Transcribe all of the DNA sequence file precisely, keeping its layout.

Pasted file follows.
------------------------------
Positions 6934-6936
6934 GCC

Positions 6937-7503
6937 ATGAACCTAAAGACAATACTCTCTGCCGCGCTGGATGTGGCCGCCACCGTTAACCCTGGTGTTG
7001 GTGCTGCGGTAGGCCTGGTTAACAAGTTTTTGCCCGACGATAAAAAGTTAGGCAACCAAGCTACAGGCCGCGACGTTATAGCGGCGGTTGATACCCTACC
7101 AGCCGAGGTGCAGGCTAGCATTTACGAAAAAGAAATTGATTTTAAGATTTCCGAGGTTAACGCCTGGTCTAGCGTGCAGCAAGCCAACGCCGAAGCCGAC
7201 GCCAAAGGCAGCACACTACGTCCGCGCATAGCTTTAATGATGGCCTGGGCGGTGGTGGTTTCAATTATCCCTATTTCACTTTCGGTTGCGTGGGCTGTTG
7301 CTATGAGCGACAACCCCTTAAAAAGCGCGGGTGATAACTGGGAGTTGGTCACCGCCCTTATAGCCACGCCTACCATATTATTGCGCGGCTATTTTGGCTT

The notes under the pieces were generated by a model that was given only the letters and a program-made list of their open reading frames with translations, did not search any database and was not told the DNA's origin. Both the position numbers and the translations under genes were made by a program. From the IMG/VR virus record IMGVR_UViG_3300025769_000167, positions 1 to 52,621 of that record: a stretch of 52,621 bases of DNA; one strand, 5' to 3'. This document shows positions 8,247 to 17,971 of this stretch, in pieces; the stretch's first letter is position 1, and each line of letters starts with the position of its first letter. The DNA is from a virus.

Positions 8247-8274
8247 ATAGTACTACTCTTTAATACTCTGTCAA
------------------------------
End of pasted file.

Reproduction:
Positions 6934-6936
6934 GCC

Positions 6937-7503
6937 ATGAACCTAAAGACAATACTCTCTGCCGCGCTGGATGTGGCCGCCACCGTTAACCCTGGTGTTG
7001 GTGCTGCGGTAGGCCTGGTTAACAAGTTTTTGCCCGACGATAAAAAGTTAGGCAACCAAGCTACAGGCCGCGACGTTATAGCGGCGGTTGATACCCTACC
7101 AGCCGAGGTGCAGGCTAGCATTTACGAAAAAGAAATTGATTTTAAGATTTCCGAGGTTAACGCCTGGTCTAGCGTGCAGCAAGCCAACGCCGAAGCCGAC
7201 GCCAAAGGCAGCACACTACGTCCGCGCATAGCTTTAATGATGGCCTGGGCGGTGGTGGTTTCAATTATCCCTATTTCACTTTCGGTTGCGTGGGCTGTTG
7301 CTATGAGCGACAACCCCTTAAAAAGCGCGGGTGATAACTGGGAGTTGGTCACCGCCCTTATAGCCACGCCTACCATATTATTGCGCGGCTATTTTGGCTT

The notes under the pieces were generated by a model that was given only the letters and a program-made list of their open reading frames with translations, did not search any database and was not told the DNA's origin. Both the position numbers and the translations under genes were made by a program. From the IMG/VR virus record IMGVR_UViG_3300025769_000167, positions 1 to 52,621 of that record: a stretch of 52,621 bases of DNA; one strand, 5' to 3'. This document shows positions 8,247 to 17,971 of this stretch, in pieces; the stretch's first letter is position 1, and each line of letters starts with the position of its first letter. The DNA is from a virus.

Positions 8247-8274
8247 ATAGTACTACTCTTTAATACTCTGTCAA